We realize Apple iPhone is not a great proxy and Apple isn’t an enterprise tech company but we would argue that Apple’s real value and a key determinant of success going forward lies in how it uses data and applies machine intelligence at scale over the next decade to compete in apps and digital services, content and other adjacencies. And we would say this for these five leaders and virtually any company in the next decade.
The Cloud is Funding AWS’ Entry into Adjacent Industries
The bottom line to us is digital means data and digital businesses are data-driven. Data changes how we think about competition. Just look at Amazon’s moves in content, grocery, logistics…Google in automobiles…Apple and Amazon in music. Notably, Microsoft positions this as a competitive advantage…especially in retail touting Walmart as a partner, not a competitor a la Amazon. The point is that digital, data, AI and cloud bring forth highly disruptive possibilities and are enabling these giants to enter businesses that previously were insulated from outsiders.
And in the case of the cloud, it’s paying the way. Just look at the data from Amazon in the above chart. The left bar shows Amazon’s revenue. AWS represents only 12 percent of the total company’s turnover. But as you can see on the right hand side it’s almost half of the company’s operating income. So the cloud is funding Amazons entry into all these other businesses and powering its scale.
A key point is that data, as the new source of competitive advantage, allows data-driven companies to enter industries where historically, the barriers of entry were enormous and insulated incumbents from disruption. Because competition is increasingly determined by who has the best data, these tech giants are able to enter new businesses swiftly, with powerful and disruptive impacts.
New Innovations are Causing Share Shifts in the Enterprise
Let’s bring in some ETR data to show whats happening in the enterprise in terms of share shifts. The chart below is a double Y axis graph that shows spending levels on the left hand axis, represented by the bars, and the average change in spending represented by the dots.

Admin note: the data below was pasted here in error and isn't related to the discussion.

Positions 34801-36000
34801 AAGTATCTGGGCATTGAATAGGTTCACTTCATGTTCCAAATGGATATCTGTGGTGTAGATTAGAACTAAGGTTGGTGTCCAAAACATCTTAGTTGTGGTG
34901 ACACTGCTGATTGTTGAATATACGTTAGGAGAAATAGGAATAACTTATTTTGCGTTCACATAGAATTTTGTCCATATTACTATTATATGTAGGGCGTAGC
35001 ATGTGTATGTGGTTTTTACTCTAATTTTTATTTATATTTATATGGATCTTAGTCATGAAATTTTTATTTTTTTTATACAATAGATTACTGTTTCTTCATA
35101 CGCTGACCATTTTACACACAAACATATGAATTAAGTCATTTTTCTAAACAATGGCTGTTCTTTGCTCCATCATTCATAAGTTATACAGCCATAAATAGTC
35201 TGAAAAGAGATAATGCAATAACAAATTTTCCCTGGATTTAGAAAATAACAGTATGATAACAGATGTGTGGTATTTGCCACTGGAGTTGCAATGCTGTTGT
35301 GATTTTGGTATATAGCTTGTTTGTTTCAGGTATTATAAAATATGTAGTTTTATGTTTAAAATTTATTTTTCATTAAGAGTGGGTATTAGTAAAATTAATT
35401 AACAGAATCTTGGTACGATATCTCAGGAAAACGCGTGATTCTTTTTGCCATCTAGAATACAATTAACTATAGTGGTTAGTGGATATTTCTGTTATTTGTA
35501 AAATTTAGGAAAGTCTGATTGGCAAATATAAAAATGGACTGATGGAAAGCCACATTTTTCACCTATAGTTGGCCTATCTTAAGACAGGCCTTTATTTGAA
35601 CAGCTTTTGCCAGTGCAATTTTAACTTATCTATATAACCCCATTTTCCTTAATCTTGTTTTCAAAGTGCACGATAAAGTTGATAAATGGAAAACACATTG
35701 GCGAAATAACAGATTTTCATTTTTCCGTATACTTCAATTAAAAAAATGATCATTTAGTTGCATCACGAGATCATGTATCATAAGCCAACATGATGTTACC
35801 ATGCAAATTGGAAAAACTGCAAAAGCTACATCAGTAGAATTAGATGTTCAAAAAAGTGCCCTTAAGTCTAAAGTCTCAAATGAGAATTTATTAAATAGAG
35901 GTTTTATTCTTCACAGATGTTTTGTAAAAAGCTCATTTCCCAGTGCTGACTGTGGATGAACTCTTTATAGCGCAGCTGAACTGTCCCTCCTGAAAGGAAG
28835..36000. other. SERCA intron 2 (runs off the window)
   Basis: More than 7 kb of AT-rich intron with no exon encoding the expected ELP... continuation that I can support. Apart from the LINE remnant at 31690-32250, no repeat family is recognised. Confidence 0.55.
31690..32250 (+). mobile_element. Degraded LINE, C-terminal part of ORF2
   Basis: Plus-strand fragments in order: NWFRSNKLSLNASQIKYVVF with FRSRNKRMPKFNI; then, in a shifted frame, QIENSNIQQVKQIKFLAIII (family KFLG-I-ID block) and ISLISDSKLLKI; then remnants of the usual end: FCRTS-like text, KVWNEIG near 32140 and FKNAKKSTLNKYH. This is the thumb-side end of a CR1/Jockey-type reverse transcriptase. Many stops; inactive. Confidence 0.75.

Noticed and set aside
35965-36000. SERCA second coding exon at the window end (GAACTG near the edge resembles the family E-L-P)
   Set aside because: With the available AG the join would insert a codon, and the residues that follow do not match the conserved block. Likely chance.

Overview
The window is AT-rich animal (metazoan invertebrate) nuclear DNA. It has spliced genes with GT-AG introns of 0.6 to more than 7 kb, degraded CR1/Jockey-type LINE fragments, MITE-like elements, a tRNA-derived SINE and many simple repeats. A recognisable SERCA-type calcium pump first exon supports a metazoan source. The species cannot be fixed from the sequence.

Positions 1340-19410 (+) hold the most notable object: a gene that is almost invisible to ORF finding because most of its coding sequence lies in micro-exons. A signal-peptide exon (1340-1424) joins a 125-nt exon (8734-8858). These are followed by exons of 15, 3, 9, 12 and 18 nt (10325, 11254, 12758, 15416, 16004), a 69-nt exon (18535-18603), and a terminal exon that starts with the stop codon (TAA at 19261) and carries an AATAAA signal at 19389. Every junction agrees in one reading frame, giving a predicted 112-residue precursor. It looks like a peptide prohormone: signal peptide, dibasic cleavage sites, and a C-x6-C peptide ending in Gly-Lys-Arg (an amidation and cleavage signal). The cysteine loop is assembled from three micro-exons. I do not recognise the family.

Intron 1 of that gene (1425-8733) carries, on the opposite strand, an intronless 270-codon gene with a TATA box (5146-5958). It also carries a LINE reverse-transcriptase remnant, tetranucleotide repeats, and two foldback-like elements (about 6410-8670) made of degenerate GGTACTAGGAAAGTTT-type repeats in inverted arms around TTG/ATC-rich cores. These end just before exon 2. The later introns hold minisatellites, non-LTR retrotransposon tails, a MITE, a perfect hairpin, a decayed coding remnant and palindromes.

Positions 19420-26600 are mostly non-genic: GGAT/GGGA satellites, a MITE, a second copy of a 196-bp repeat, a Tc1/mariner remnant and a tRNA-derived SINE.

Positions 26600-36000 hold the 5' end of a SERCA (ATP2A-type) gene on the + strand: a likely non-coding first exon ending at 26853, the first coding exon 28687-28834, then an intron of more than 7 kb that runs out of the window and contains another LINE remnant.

Focus on the dots and the percentages. Container Orchestration at a 29% change, container platforms show a 19.7%. These are cloud native technologies and it’s becoming clearer that customers are voting with their wallets. Machine Learning and AI, show a nearly 18% uptick in the ETR spending surveys, cloud computing itself, still in the impressive 16% range ten plus years into the cloud. Look at analytics and big data solidly in the double digits growth ten years into the big data movement. So you can see the ETR data shows that the spending action is around cloud, AI and Data– the “Cocktail” technologies– the gray highlighted sectors.
And in the red highlighted segments are Moore’s Law technologies like servers and storage– and you can see they are are growing more slowly in terms of spending outlooks.
Now thats not to say they go away. We fully understand you need servers and storage and networking and databases and software to power the cloud. But this data shows that right now, these discreet “Cocktail” technologies are gaining meaningful spend momentum.
How Can Incumbents Compete with the Digital Natives?
The question we want to leave you with is what does this mean for incumbents that are not digital natives or born in the cloud? The first thing we’d point, and Moschella underscores in his book, is that while the Trillionaire’s look invincible today, history suggests they are not invulnerable. The rise of China, India, open source and open models could coalesce and disrupt these leaders if they miss a step or a cycle or become less paranoid.
The second point we would make is that incumbents are often too complacent. More often than not in our experience, leading organizations in important industries either feel insulated or unmotivated to transform. This is dangerous in our view and there will be fallout as a result. We hear lots of lip service given to digital and data-drivenness but often we see companies that talk but don’t walk the walk. We believe that change will come in every industry and the incumbents will be disrupted…and this will cause action.
The good news is that the incumbents don’t have to build all the tech themselves. They can compete with disruptors by applying machine intelligence to their unique data models via their supply chains, ecosystems, manufacturing data, customer data, etc. and they can buy technologies like AI and cloud from suppliers. The degree to which they are comfortable buying from these suppliers – who may also be competitors – will play out over time but we would argue that building that competitive advantage sooner rather than later with data, and learning to apply machine intelligence to their unique businesses, will allow them to thrive.
These markets are large and the incumbents have inherent advantages in terms of resources, relationships, brand value, customer affinity and domain knowledge that if they apply and transform from the top – with strong leadership and commitment – they will survive and thrive.